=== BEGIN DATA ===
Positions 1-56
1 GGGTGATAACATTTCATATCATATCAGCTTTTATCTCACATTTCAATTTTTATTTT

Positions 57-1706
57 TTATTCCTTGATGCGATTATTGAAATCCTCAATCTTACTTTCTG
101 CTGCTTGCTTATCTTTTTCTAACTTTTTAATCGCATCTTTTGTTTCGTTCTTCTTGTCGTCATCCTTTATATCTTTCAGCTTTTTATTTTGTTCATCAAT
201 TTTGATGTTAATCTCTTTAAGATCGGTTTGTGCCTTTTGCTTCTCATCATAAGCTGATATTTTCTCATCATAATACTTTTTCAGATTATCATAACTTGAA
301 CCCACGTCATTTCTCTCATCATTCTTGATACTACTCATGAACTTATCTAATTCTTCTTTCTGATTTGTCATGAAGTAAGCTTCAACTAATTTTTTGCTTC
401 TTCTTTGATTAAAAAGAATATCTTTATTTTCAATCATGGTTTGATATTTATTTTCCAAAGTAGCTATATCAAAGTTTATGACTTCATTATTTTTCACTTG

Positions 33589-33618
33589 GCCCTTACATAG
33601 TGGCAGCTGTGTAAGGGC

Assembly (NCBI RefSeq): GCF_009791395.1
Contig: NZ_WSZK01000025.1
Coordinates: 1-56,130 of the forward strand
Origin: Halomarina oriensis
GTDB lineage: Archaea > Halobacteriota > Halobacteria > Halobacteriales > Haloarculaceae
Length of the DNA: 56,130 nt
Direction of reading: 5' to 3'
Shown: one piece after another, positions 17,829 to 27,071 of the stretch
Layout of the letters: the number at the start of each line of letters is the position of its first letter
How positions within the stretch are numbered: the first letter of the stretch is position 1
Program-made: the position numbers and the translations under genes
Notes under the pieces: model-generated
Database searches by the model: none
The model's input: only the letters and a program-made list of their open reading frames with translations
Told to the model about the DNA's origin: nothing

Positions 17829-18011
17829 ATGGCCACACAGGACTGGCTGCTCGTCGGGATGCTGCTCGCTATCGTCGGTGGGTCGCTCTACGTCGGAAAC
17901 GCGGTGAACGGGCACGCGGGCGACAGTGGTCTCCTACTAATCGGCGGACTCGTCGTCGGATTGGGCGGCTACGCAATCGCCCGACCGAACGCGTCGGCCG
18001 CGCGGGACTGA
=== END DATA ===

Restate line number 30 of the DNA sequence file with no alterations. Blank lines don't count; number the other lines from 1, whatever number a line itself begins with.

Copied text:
18001 CGCGGGACTGA